So I conclude that if we effectively want to change something in our lives, it is not just our choices that need to be altered, but ourselves as well. Our way of thinking, our way of perceiving other’s actions and our general perspectives, all form the core of our personalities. Choosing differently while not thinking differently would be the same as painting over walls to give it a new façade. The paint would peel off sooner than later, and then, the scars of discontentment would show up again.

You may agree only partly with my hypotheses. But then, there are no paradigms that provide ALL the answers, are there?

Thinking…the right way!

When was the first time that you read about the glass half full-half empty paradigm? It was a very long time ago, wasn’t it? Volumes have been said and written about positive thinking. And yet, I wonder, do we really understand what thinking positively entails? How does looking at a glass of water and saying that it is half full change anything? The volume of water and the consequential satisfaction derived from the glass would remain the same even if we call it ‘half empty’ instead of the much applauded ‘half full’. Wouldn’t it?

Recently, a friend shared a story about how a baby mosquito came home and told his father that he had had a great day as all the humans he met kept clapping for him. The metaphorical tale set me thinking. The baby mosquito had a great day because he inferred human actions in a manner which could not be more separated from reality. However, what he perceived became his reality. In our lives, perception could be defined as the act of observing certain events occur and then making deductions or drawing conclusions from those observations.

One of the theorems of quantum physics (the entanglement theory) proposes that matter doesn’t has a definite state. It is the act of measurement that determines the state of the matter being measured. Or in other words, everything in the universe changes due to our act of observing it. Then by this definition, there is no ‘one’ universal realty. Our perception defines our realty.

Having established the importance of perception in our lives, the question that arises is: how should we perceive in order to make our ‘realty’ a pleasant place to be in? One way could be to take a cue from the ever changing universe and postpone drawing conclusions. The minute we draw a conclusion, or close our observations, regarding a person or a situation, our reality changes.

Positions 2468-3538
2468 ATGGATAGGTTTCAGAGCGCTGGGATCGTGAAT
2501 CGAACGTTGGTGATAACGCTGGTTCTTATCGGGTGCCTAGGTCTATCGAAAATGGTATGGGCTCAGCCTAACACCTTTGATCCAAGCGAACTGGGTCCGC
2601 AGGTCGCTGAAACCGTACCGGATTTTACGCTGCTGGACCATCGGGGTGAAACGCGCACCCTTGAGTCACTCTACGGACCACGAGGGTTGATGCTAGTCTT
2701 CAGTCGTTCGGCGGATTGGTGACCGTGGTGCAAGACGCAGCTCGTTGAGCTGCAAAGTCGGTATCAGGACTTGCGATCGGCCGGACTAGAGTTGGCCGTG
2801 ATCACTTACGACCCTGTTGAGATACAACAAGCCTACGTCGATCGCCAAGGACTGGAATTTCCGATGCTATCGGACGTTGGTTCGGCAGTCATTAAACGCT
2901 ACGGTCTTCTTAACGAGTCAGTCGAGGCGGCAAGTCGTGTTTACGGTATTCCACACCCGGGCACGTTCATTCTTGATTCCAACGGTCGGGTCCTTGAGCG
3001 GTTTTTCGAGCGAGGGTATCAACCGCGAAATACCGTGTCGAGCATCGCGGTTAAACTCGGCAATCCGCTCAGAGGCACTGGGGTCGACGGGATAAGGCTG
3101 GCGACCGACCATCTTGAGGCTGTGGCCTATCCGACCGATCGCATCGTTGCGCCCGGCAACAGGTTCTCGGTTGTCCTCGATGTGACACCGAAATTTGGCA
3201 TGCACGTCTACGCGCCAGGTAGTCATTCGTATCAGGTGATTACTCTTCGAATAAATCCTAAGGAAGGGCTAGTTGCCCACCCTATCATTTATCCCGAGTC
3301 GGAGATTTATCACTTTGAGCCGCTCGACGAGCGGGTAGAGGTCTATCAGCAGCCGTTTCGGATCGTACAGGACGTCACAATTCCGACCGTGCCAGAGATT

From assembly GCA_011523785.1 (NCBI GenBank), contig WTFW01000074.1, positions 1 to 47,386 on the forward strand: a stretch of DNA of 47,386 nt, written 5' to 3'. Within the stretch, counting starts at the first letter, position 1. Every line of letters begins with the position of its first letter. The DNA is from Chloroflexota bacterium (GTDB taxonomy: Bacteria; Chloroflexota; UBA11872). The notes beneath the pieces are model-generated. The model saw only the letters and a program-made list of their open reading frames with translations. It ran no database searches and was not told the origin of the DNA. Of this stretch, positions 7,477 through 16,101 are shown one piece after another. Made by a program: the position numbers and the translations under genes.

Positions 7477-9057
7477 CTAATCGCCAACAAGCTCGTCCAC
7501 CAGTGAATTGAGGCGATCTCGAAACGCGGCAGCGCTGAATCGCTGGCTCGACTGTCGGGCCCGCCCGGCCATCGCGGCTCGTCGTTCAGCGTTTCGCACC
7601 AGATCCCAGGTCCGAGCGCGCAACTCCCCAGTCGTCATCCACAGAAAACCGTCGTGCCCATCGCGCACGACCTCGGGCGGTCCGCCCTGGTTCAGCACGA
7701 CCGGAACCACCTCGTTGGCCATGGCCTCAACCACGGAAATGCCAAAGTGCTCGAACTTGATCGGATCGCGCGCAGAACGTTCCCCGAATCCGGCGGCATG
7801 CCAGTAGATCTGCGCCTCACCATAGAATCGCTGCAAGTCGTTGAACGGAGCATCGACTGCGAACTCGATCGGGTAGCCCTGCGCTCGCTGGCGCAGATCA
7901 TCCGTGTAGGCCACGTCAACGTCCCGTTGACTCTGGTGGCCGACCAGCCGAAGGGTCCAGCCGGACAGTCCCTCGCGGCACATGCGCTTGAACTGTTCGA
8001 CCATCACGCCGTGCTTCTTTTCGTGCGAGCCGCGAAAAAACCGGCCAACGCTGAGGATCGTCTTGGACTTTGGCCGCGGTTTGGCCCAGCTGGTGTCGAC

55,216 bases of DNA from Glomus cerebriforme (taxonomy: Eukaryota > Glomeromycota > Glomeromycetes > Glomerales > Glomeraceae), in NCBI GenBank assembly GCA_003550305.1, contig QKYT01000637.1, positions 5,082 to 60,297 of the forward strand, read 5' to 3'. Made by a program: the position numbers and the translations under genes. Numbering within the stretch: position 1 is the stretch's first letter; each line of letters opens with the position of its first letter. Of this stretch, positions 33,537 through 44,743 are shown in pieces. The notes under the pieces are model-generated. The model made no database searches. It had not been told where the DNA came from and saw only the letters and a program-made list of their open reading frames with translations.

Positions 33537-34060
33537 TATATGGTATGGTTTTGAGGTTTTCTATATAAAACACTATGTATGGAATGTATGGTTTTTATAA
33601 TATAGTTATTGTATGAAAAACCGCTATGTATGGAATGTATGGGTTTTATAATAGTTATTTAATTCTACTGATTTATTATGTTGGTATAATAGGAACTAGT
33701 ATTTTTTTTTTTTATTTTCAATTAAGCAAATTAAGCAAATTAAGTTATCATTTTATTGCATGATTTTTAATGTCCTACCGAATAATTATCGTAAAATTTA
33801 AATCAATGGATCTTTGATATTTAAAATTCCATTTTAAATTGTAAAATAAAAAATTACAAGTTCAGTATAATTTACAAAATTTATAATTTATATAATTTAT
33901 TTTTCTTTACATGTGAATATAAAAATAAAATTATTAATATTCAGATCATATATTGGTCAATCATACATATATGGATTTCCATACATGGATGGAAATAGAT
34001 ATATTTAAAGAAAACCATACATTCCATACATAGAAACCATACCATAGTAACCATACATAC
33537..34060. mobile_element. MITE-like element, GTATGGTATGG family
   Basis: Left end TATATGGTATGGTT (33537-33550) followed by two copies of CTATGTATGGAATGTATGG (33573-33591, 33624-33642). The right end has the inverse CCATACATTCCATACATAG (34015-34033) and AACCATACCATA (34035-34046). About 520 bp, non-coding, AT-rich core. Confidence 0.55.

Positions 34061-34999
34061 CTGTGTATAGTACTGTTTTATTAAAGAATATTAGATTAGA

Telling ourselves that a situation is hopeless suddenly makes us lose all strength to better the situation, which in turn leads to the situation never improving and actually becoming hopeless. Maybe if we had just observed a distressing situation but hadn’t concluded that it is ‘hopeless’, we would still find within ourselves the will to fight, to dispel the darkness and, by our sheer efforts, see the light.

Telling ourselves that we dislike a person makes us view all actions of the person through the grim lenses of aversion and makes any future dealings with the person absolutely unbearable, thus making our reality very unpleasant. Sometimes, even after observing an event which makes us want to dislike a person, we can do ourselves a favour by postponing judgement and not letting the observation define our perception. Giving chances to people doesn’t always make us gullible and naïve. More often than not, it keeps us sane and our reality/our world a better place to be in, than otherwise.

So I think, that while all that happens to us in this life is largely out of our control, (call it destiny or the randomness of the universe), we could probably better our life’s experiences by wilfully attempting to control our perceptions. Concluding that the glass is half empty would cause us to brood upon how little the quantity of water left is, and then worry about what would happen when that water finishes; leaving us utterly incapable of deriving any satisfaction from that half glass of water. On the other hand, if we just observed the glass with some water in it, and did not draw any conclusions as to the quantity, we would at least enjoy the water while it lasted, and who knows, maybe lady luck would shine through and refill our glass before we gulped down the last drop. Worth a try, don’t you think?